Conformity - Your data, your rules
LitSavant Ltd - Thinking outside the box ...

LitSavant Conformity Engine - Overview

The LitSavant Conformity Engine is a Relativity® application which enables any authorised user to design and implement rules which can then be applied to the data entry process.  These rules may be used to generate real time alerts, to restrict incompatible data from being entered or to code additional properties against the active record.

The innovation in this application is that it puts control of the process of designing (and turning on) the data entry rules into the hands of a standard Relativity user.  Relatiivity's standard interface is used to enter the rules and no programming knowledge is required.

Up until now, the sort of functionality that the LitSavant Conformity Engine provides could only be done by one or more event handlers.  Event handlers are pieces of code that are usually commissioned for a speciic project or purpose, written by a programmer, compiled, tested and then implemented within a Relativity environment and workspace.  Event handlers of this kind may require updating when the underlying Relativity instance is upgraded and will usually need to be completely revisited if there is a need to tweak the way they operate.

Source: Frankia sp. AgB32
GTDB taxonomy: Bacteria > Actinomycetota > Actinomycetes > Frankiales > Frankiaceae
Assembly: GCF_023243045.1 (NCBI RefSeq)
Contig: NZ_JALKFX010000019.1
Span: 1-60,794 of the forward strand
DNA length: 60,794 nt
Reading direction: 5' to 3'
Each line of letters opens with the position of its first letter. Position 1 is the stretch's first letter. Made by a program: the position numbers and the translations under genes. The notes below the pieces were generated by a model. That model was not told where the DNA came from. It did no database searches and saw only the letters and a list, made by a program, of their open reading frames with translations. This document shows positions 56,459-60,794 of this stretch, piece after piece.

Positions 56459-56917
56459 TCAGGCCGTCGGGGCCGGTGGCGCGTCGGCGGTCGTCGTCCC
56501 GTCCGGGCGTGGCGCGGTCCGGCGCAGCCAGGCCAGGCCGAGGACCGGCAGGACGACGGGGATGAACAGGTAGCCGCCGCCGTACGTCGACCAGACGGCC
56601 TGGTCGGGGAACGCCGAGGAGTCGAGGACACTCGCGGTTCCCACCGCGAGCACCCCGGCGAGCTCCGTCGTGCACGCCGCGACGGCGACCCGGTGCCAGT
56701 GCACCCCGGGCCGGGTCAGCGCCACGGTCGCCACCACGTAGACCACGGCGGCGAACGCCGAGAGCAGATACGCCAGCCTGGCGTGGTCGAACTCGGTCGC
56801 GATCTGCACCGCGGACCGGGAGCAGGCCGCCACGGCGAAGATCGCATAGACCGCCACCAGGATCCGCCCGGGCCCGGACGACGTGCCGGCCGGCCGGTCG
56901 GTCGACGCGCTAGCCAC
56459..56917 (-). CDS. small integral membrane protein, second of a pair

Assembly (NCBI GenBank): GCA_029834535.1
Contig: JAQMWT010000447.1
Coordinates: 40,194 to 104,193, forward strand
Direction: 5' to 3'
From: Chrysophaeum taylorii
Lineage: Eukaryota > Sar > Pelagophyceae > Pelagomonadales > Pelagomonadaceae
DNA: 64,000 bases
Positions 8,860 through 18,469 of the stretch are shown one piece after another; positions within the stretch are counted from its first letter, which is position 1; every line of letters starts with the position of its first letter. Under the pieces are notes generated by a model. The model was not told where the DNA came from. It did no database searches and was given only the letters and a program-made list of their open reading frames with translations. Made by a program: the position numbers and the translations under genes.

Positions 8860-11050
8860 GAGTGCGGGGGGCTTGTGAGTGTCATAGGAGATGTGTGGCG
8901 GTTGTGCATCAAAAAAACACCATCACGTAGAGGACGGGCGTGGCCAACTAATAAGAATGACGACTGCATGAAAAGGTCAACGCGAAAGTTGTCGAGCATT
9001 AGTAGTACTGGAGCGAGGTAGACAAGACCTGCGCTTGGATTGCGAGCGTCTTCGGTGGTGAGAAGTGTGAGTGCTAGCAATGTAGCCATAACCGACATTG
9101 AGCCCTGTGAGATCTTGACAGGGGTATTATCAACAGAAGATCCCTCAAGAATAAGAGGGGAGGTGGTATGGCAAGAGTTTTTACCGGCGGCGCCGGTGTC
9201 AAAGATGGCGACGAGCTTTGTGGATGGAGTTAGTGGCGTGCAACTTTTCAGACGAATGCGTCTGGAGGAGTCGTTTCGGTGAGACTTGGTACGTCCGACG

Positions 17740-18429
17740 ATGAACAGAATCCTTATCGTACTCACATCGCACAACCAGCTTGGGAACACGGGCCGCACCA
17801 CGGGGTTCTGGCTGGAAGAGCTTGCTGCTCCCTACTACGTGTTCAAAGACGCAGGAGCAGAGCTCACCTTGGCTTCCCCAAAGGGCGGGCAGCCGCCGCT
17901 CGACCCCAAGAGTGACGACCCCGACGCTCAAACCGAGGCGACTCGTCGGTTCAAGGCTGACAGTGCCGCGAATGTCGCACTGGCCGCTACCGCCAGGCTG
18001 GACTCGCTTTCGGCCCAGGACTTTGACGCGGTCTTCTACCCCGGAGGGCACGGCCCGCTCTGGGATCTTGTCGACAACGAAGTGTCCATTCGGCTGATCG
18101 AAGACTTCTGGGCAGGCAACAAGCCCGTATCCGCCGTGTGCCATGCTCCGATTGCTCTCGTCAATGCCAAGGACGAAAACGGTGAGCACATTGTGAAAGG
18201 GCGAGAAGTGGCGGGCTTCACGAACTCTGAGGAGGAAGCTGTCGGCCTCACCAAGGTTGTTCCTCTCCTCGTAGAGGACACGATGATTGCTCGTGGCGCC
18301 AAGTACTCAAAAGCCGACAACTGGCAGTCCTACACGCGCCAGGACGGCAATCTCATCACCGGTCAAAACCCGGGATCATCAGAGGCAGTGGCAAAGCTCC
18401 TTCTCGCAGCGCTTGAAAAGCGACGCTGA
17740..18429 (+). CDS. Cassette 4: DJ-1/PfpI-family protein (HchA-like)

Against this background we developed the LitSavant Conformity Engine to replace the need for event handlers for all but the most complex of tasks.  We wanted to be sure that it would be easy to design and refine the rules to be applied - in short we wanted you to be able to apply your rules to your data!!

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CPR 31PD 2A
It might be contended that CPR 31PD 2A and electronic disclosure are little known or practised outside the Admiralty and Commercial Court ...
Judge Simon Brown (Oct 2009)

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CPR 31PD 2A

It might be contended that CPR 31PD 2A and electronic disclosure are little known or practised outside the Admiralty and Commercial Court. If so, such myth needs to be swiftly dispelled when over 90% of business documentation is electronic in form. The Practice Direction is in the Civil Procedure Rules and those practising in civil courts are expected to know the rules and practice them; it is gross incompetence not to.

Judge Simon Brown (Oct 2009)
Earles v Barclays Bank Plc [2009] EWHC 2500 (Mercantile)
(08 October 2009)

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